TB and poverty: India has third of world's poor and highest TB burden

Poverty is the greatest impediment to human and socio-economic development. "Globally, poor people and those from disadvantaged social groups suffer more illness, and are less likely to receive adequate care when ill. Poor people are more likely to have early and premature deaths as compared to more privileged in the society. Poverty represents a principal barrier to health. Tuberculosis (TB) thrives in conditions of poverty and can worsen poverty" said Dr LS Chauhan, Deputy Director General (TB), Central TB Division, Ministry of Health and Family Welfare, Government of India. He was speaking at the recently convened consultative workshop of TB and poverty sub-working group of the Stop TB Partnership in India (29-30 October 2010).TB and poverty issues are also up on the agenda of the forthcoming 41st Union World Conference on Lung Health in Berlin, Germany (11-15 November 2010). Read more

"It is a fact that TB is not a disease exclusively of the poor as anyone, rich or poor, can get infected with active TB disease, but there is a well established and widespread association between poverty and TB" said Dr LS Chauhan, who is the National TB Programme (NTP) Manager in India. India's TB programme is called Revised National TB Control Programme (RNTCP). "A vicious cycle exists between TB and poverty" said Dr Chauhan.

"Thus a pro-poor equity based approach requires that healthcare services pay special attention to the needs of the most disadvantaged groups" said Dr Chauhan.

"India is estimated to have a third of the world's poor. India is the highest TB burden country accounting for one fifth of the global TB incidence. 42% of India falls below the international poverty line of USD 1.25 a day, having reduced from 60% in 1981 as per World Bank, 2005 estimate" said Dr Chauhan.

According to the criterion used by the Planning Commission of India 27.5% of the population was living below the poverty line in 2004–2005, down from 51.3% in 1977–1978, and 36% in 1993-1994.

"According to the Mark Goodchild and other researchers whose study will get published in the International Journal of Tuberculosis and Lung Disease (IJTLD 2010), it is estimated that in 2006, TB had caused an estimated economic loss of about USD 23.7 billion to the Indian society" said Dr LS Chauhan.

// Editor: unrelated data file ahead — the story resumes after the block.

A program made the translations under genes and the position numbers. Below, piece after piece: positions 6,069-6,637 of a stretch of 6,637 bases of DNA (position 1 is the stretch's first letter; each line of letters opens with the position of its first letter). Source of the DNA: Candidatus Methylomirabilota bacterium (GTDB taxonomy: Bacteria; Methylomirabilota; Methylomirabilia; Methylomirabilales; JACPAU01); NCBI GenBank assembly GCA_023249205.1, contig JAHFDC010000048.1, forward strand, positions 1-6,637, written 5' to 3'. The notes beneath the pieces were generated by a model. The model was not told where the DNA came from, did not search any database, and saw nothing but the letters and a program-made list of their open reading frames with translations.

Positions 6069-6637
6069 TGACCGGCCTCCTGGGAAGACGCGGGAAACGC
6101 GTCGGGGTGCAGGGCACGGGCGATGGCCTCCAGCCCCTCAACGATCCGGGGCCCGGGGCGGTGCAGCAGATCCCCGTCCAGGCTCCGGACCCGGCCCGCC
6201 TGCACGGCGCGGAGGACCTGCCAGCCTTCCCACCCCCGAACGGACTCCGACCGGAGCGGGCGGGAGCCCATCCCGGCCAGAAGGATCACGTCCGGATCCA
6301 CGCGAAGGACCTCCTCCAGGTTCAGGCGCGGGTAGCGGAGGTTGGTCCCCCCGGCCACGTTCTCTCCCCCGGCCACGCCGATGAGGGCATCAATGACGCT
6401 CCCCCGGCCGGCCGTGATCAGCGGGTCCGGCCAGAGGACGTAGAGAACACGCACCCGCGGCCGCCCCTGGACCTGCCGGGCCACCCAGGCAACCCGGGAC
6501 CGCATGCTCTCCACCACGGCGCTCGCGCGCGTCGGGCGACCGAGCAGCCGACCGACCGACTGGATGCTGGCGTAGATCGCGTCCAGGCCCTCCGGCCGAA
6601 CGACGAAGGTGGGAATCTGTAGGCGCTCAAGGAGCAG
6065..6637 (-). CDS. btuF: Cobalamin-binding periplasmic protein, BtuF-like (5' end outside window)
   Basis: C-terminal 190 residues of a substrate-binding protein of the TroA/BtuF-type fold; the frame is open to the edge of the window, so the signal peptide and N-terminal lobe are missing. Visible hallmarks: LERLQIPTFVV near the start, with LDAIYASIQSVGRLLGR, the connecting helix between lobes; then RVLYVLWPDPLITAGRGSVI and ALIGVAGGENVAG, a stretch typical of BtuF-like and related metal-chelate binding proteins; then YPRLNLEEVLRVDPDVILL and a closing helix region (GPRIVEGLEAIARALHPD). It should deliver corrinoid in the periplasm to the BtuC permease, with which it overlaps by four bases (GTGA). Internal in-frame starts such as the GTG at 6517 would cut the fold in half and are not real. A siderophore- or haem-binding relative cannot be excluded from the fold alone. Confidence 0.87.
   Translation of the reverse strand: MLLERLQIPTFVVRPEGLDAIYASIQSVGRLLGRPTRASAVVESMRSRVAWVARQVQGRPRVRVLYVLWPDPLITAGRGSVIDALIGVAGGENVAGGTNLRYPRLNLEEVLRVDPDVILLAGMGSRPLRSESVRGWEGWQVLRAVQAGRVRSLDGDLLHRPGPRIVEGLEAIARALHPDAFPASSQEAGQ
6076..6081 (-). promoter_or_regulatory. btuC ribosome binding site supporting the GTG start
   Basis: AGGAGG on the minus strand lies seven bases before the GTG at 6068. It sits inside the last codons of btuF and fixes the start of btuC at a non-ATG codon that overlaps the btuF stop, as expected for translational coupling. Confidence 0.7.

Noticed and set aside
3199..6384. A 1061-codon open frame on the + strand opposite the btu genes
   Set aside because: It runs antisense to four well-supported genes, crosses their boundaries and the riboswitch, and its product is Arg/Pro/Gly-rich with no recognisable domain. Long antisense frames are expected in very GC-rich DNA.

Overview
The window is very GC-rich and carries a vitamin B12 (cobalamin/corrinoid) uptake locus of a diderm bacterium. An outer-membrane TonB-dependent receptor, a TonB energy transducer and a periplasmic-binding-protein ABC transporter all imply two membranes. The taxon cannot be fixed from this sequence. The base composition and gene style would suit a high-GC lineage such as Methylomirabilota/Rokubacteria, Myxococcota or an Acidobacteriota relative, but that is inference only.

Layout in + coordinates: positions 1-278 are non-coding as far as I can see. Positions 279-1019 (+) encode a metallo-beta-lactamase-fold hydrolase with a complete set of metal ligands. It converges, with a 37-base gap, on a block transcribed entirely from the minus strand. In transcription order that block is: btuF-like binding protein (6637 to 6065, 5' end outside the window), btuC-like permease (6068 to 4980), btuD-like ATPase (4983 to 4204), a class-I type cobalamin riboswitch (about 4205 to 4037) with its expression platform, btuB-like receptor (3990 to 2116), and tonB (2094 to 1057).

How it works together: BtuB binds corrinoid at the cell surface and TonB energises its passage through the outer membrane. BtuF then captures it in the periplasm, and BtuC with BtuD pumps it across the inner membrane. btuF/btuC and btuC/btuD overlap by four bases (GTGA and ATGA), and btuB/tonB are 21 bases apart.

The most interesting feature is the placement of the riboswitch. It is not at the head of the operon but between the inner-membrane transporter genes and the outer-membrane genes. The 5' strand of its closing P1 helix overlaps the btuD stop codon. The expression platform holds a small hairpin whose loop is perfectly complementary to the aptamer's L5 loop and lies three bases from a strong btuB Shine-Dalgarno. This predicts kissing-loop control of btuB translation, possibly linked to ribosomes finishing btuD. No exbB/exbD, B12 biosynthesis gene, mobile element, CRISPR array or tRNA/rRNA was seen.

"70% of the TB patients are in the economically productive age group (15-54 years) and at least 2-3 months of work time is lost per TB affected person" said Dr Chauhan.

"There is a higher mortality among patients not treated or inadequately treated as 95% of the economic loss is due to loss of life" further added Dr Chauhan.

"Thus effective TB control is seen as a positive step towards reducing economic ‘health shocks' and poverty alleviation" said Dr Chauhan.

"TB control programmes must be effective in preventing TB transmission and saving lives, addressing the needs of the poor and vulnerable communities, and collaborate with poverty alleviation initiatives being implemented in the country" said Dr Chauhan.

Dr Chauhan said that there is a diverse range of barriers that prevent poor people and vulnerable communities from accessing existing healthcare services.
- Economic barriers include cost of transportation, accommodation and subsistence, loss of wages, productivity and time
- Geographical include the distance to the TB-care services that are providing TB diagnosis and treatment
- Socio-cultural barriers include stigma and lack of knowledge of TB and available TB services
- Health system barriers include lack of health system responsiveness and potential consequences of decentralization

Many of the poor and vulnerable groups encounter more than one of these overlapping sets of barriers and have greater difficult in overcoming them than the non-poor people, said Dr Chauhan.

India's RNTCP has taken several measures to overcome these barriers and increase case detection, and anti-TB treatment, particularly among the poor and marginalized communities. For example the TB diagnosis and treatment services are well integrated within the primary healthcare system. In areas where the diagnostic services are not available there are provisions for sputum collection and transport, informed Dr Chauhan.